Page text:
Japanese onion, or negi, as they are called locally, are an important part of the Japanese diet. The vegetable has a long stalk and non-bulbous base, unlike normal white or brown onions grown in other countries. The relatively light onion taste of negi is somewhat similar to that of chives, but the plant itself is significantly larger.
Both the lower crispy section of the hollow green leaves and the solid white shanks are edible and are usually sliced for use as ingredients in a huge variety of common Japanese foods. In miso soups, within skewered yakitori sticks, with fish dishes, in ramen noodle soups and as strong tasting toppings and decorative finishes for tofu and sushi, to name a few.
Onions growing is therefore a large and important industry in Japan. The seasonal growing cycle runs more or less all year round, with planting and harvesting timed to occur at regular intervals during all seasons to maintain supply.
Japanese onion is an extremely hardy plant in general. While commercial growers tend to germinate seeds and develop seedlings in greenhouses to achieve maximum growth rates, the onion plant is capable of surviving both the extreme frosts and snows in Japanese Winters, as well as the heat and extreme humidity of Summer.
With the shortened days of sunshine behind behind them for another year, farmers are again busy planting seedlings out into the fields. At the same time, other farming families are also harvesting mature onion crops that have been left to develop throughout the slow growing Winter season.
Onion seedlings are usually germinated in greenhouses and then allowed to acclimatize to cold outdoor conditions before being moved to their final growing location out in fields. (Read about this hardening and acclimatization process in our earlier post.) The seedlings usually stand approximately 10-15cm (4 to 6 inches) high at this stage.
Before planting, the growing plots are usually flattened using tiller and then the soil is prepared with deep, evenly spaced rows. Pre-prepared trays of young seedlings are planted out between the row mounds with the aid of a specialized planting machine. The machine removes the seedlings from the flexible propagation trays, drops the seedlings down a chute and then lifts the soil to gently cover the roots.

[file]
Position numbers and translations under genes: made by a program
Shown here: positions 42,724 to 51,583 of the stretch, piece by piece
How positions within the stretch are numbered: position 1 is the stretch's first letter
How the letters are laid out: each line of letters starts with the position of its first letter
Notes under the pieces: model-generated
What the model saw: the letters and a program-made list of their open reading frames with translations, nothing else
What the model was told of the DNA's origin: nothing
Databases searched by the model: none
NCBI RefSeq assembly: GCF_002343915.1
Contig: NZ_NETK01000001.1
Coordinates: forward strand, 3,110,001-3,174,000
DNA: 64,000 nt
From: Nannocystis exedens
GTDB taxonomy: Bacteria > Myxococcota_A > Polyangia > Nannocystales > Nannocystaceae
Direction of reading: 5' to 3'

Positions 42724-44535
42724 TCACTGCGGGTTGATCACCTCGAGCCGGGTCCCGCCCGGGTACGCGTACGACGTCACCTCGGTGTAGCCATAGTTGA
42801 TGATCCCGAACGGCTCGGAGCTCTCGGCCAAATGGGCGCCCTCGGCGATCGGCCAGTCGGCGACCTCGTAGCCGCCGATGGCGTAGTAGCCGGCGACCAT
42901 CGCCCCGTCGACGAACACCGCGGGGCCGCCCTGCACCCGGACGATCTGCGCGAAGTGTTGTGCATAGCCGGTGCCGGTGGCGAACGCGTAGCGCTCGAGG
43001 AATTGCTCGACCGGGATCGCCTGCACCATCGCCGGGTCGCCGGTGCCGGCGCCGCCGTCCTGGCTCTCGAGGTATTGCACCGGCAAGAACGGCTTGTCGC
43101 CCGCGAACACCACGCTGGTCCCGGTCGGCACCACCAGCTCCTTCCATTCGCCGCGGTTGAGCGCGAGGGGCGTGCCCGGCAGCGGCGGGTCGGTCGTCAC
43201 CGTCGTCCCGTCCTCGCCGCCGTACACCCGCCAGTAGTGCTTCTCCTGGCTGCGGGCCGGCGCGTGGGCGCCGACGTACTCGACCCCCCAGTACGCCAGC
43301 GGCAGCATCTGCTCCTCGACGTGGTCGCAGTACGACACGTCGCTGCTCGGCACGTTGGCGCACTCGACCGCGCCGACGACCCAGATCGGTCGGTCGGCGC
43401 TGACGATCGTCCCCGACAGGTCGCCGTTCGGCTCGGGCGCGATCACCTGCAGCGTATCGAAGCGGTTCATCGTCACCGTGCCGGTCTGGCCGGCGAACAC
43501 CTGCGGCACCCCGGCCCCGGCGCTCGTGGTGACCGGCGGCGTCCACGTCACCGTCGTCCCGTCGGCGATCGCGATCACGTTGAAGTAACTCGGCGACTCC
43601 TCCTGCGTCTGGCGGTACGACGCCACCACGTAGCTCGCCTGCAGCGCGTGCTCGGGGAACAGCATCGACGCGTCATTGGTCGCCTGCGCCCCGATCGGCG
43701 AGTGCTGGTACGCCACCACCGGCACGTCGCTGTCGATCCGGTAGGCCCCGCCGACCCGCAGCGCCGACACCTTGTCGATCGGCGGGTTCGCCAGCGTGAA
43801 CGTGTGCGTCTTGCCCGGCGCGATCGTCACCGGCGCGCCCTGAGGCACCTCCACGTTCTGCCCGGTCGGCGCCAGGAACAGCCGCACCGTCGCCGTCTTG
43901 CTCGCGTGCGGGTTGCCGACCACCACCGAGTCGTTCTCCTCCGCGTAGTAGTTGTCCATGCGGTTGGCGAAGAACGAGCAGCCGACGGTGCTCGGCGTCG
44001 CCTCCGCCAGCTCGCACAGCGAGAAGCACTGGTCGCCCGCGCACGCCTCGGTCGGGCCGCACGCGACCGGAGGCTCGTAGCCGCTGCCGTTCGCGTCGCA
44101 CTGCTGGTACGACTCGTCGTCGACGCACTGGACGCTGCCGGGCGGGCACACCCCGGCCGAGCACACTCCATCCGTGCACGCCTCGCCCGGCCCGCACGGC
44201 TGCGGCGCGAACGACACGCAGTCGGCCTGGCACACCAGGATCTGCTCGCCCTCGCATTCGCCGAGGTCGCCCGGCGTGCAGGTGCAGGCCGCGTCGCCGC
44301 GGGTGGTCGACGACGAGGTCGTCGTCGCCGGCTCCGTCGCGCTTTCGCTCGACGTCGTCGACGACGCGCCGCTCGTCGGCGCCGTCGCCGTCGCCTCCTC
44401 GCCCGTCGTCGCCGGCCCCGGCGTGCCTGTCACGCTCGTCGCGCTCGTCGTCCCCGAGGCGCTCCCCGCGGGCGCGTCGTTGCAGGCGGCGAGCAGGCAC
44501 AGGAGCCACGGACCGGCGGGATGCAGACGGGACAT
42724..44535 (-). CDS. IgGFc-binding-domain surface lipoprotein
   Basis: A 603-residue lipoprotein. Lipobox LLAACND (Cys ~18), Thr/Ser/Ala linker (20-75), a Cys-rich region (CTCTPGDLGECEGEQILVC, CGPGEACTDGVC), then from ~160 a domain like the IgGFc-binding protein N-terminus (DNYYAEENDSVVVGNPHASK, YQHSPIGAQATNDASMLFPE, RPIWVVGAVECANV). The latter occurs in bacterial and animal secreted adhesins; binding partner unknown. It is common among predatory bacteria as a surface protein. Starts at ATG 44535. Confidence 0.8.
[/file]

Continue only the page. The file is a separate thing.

Despite regular sunny skies that are good for onion growth, the late Winter season tends to see lower rainfall and cold prevailing winds that storm across the country from the plains of Northern China, Mongolia and Russia. The soil mounds help collect and retain any available moisture for the seedlings’ shallow roots and also shield against breakage and wind-chill burns.
There is still also high risk of frost and snow in late January in Japan, so after seedlings are carefully planted and tended to, they are covered with plastic frost tunnels. These plastic covers can either be sealed on very cold days and nights, or rolled up under clear skies to allow the warm sunshine to flood the developing plants.
While planting of onion seedlings continues, harvesting of mature crops also takes place. Specialized onion harvesting machines are commonly used to dig the plants from their (now) well packed growing rows. Their roots are then automatically de-soiled, cut and neatly wrapped into manageable bunches.
These field prepared bunches are then taken back to farmyard processing sheds in small flat top tray trucks for further processing. The onion stalks are separated, sized, partially striped of leaves, quality checked and then bundled with plastic tape according to strict wholesale market requirements.
*** Update: (July, 03 2013): More specific information about the onion harvesting process and the machines used can be found in our updated Summer post here.